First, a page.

Perhaps there is something else to seek when the morning light finally appeared, gray and white then blue before the golden flames of heat took over. The moment of stillness in the cool gray dawn lasts forever, in how it comes around and around again, for as long as we seek it and see it and remain awake for it, each day. That is something to celebrate, a reason to bear and pray, through the heat.

Saturday, May 28, 2016

Fiction: WCKid -- Night

I drank all night.

After three big glasses my feet became numb but happy. Then the happy numb feeling crawled up my legs, torso. It couldn't go much further than that, on account of the hole in my chest--not an actual hole but what felt like one. Gaping, tearing, pressing.

I tired but couldn't cry. The sweetness of that simple release refuted me. Something in me clung to the pain that cut at my chest. It felt like a heart attack. Worse. The pain kept going without making me sick, lose consciousness. Vicious.

Rachel called around seven and asked about summer plans. It had been a year since we talked so I had trouble telling her voice at first. She had moved away three years ago to get treatment for some rare disease and nurse other wounds she couldn't really talk about at the time. I slurred in my words but we managed to catch up and make some promising summer visiting plans. Her voice sounded like mercury, slow, smooth and calm, stilling me through the shakes that was beginning to charge through me in waves. After half an hour, her break time was over and she had to go. I let myself sink slowly back into the aching knowledge of the hole. The teeth that seemed to tear at its edges.

My bottle had turned empty, the last drop burning down my throat before Rachel's call. The night air thickened when the neighbors fired up their grills and their dutiful kids practiced their pianos. A chirp or a bark here and there diluting the sound of traffic from a distant road. Sweet evening sounds, like a symphony, for which I was but an audience. I listened with hunger, absorbed in its warmth, palpable yet far from my touch.

Ned the neighborhood event organizator eventually swing by to ask why I had left the party so quickly. I claimed a headache.

"Headache? You don't sound sick... are you having a party here without us?" He handed me a pizza box, eyes full of mockery.

"Not sick, just a little dizzy from seeing so many neighbors at the same time. I'm a loner. Thanks for the pizza though." I caught the box and lifted it an inch to his direction in a half-ass attempt of a salutation.

"No problem. We are neighbors. Like family." He winked, patting my legs and leaving his hands on my thigh. I wore a long skirt. The fabric didn't hold up to the heat emitting from his hand, spreading and thinning until it felt like nothing sat between his skin and mine. I felt all the liquor swishing in my head, making sharp noises no one but I could hear. I saw blue and black squares tangled up with the fading sun, or a memory of it, like blood around the edges of a darkening lake, swimming and sloshing in front of my eyes. Ned's hand felt closer and the noise grew louder, the shapes moved faster. I gave him a desperate look, staring hard at the gold wedding band on his other hand. I had seen the way he walked around the complex with his wife, his hand on her waist, occasionally slipping down a few inches and squeeze into her sari hugged curves. I stared hard at his ring, and imagining the two of them walking, imagining his wife looking up at me with her large eyes framed in dark charcoal. She had a lovely round face with a red dot between lush eyebrows. They called it the third eye at the Yoga World.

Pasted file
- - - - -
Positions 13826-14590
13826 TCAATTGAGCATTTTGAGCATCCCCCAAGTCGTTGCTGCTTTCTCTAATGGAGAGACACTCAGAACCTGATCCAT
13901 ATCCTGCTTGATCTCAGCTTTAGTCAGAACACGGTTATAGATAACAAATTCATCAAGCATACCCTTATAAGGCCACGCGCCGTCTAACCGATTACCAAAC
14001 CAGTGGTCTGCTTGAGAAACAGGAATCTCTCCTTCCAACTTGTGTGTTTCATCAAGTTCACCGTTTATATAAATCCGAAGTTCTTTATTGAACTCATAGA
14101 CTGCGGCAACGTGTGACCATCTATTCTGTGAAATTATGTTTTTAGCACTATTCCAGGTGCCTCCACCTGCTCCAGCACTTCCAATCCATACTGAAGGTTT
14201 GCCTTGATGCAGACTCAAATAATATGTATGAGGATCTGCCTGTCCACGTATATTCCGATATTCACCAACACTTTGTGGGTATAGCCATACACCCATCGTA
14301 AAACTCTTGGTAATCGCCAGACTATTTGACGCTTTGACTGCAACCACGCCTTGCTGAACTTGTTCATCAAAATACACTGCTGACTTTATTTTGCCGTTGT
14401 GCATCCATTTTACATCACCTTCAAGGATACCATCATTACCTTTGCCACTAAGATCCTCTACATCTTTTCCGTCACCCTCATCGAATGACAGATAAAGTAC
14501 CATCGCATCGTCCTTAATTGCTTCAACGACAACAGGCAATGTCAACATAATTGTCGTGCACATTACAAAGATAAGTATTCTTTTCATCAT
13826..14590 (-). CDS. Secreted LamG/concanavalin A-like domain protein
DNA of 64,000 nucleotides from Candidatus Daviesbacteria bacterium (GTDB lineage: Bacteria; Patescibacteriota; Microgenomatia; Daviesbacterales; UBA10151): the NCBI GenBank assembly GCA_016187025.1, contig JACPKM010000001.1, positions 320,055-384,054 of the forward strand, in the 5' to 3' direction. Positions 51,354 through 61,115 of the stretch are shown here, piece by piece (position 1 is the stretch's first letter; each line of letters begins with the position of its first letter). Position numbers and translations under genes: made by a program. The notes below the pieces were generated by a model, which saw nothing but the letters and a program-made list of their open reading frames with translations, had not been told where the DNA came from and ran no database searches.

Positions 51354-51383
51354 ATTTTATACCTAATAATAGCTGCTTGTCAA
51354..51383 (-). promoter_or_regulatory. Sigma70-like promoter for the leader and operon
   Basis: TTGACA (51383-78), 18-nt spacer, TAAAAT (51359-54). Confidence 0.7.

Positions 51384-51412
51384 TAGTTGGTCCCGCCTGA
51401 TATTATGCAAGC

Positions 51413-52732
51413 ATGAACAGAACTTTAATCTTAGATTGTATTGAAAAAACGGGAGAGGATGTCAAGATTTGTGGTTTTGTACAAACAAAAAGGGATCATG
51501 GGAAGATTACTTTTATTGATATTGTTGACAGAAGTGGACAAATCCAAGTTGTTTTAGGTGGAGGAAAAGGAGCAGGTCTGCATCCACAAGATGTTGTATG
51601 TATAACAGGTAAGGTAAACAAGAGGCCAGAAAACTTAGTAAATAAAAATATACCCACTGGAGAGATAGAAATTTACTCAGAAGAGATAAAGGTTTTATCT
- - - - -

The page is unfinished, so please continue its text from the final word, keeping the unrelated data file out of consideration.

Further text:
I stayed still like that for what felt like an hour, meditating on Ned's presence outside of my apartment and his wife staring down at him. Finally he shook his head and said, "well, it's late." Then he gave a small wave and shoved off.

I stared out my window, my back in a thin film of cold sweat, soothed by the singularity of night colors. Black tree limbs. Dark sky. Then the wind blew and the moon rose up and swam through currents of clouds, winking playful winks at me. It was full. That might have accounted for all the craziness. I had thought Michael cared a wink, not like the others. He dropped off items on my porch since that time we watched a movie together and... almost kissed. But even before I hurt my legs, I couldn't claim to have known how these things worked. It could have all been in my head, pure imagination. 

When I blinked again the moon hid and for a long while I couldn't see its face. The wind was high so the cloud thinned like skimmed milk dissolving into water. Still it hung around like a veil.  Sounds recede so suddenly it reminded me of horror scenes from low budget films. Then my ears adjusted and tuned into the quieter music of the night. Insects buzzing, moon light splashing against shiny palm fond, traffic from a road not too far away but muffled by several community walls. They faded too, over time, leaving me alone with my thoughts, wondering whose windows may still be open, like mine.

I stuffed up my ears when the sound of Michael and his woman smacking lips and moaning pushed through the quiet evening air.